Back Brace
Fig 1: Back Brace
(larger view)

Motion of the lumbar (lower) spine can delay healing in fractures or in post-operative fusions. Limiting the motion of the spine enhances the healing process for bone in both conditions, and will also usually decrease the patient's low back pain and discomfort.

Two types of back braces are commonly used to limit the motion in the spine:

  • Rigid braces
  • Corset braces (elastic braces)
Article continues below

1. Rigid braces

Rigid braces, such as Boston Overlap braces or Thoracolumbar Sacral Orthosis (TLSO), are form-fitting plastic braces (see Figure 1). Provided that the rigid brace is well fitted, it is able to limit approximately 50% of the motion in the spine. Fractures (or broken bones) can often be treated with a rigid brace and may also be used after a fusion surgery.

Rigid braces are heavy and hot and tend to be relatively uncomfortable for patients. They should be worn when the patient is up, but may be removed when lying down.

2. Corset braces (elastic braces)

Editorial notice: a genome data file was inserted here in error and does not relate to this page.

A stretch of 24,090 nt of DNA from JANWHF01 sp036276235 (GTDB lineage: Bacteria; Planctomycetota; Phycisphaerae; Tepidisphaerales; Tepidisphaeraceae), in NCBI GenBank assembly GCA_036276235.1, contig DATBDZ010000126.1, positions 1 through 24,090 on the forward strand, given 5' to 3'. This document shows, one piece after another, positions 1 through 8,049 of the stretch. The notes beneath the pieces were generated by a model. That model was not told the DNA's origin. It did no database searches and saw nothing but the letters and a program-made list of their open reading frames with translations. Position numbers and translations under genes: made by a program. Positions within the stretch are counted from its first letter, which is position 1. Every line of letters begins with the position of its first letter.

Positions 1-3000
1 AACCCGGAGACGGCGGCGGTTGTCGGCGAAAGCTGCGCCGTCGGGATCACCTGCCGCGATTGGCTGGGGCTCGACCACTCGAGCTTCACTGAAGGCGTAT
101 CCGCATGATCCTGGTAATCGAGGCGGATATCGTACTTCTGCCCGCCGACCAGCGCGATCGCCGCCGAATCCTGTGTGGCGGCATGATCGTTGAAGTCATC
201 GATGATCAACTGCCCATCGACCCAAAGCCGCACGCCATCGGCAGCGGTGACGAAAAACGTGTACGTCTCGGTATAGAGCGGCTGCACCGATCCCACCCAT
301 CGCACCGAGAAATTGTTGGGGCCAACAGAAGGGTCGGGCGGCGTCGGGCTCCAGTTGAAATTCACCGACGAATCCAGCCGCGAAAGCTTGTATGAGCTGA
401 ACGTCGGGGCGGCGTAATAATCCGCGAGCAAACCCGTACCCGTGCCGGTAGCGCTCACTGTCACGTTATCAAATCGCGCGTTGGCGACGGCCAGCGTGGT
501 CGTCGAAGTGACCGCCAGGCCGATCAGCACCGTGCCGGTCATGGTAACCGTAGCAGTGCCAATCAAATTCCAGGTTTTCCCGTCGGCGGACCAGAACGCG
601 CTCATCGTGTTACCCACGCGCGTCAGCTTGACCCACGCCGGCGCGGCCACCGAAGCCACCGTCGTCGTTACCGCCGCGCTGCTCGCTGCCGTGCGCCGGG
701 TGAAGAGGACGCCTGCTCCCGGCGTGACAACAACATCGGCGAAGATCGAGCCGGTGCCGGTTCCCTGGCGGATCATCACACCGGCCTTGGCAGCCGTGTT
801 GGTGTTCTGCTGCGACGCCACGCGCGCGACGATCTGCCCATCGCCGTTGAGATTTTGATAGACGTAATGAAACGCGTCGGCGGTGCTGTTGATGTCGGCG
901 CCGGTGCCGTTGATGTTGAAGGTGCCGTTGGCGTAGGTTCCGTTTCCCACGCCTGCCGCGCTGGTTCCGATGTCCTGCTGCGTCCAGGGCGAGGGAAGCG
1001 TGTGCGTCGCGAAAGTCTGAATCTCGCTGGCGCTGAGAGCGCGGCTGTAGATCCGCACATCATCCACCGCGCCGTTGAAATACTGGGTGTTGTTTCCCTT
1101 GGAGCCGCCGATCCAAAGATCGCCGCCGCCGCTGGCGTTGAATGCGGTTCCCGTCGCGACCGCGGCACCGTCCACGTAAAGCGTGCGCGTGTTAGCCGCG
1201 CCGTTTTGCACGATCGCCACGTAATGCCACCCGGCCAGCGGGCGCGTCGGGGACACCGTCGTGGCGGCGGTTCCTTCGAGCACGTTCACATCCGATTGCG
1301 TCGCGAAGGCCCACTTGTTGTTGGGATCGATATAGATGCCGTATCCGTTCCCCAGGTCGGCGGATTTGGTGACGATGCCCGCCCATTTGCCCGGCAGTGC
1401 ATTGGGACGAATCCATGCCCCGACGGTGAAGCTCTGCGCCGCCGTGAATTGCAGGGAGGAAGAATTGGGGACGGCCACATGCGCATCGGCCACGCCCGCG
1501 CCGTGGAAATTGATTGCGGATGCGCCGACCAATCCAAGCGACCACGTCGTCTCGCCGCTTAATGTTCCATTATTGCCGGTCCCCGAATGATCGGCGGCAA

A corset brace is sometimes recommended to limit motion of the spine after a lumbar fusion. The brace helps limit motion in the back while the fusion sets up by not allowing the patient to bend forward. Bone grows better where there is little motion, and especially in cases where no instrumentation (devices to aid in stability) is used, a back brace can be helpful in obtaining a solid fusion.

People with jobs that involve heavy lifting also sometimes wear corset braces. These braces essentially work by limiting motion and acting as a reminder to use proper body posture when lifting. With the corset brace, one needs to lift with the back straight (not bent forward), using the large leg muscles to do the lifting.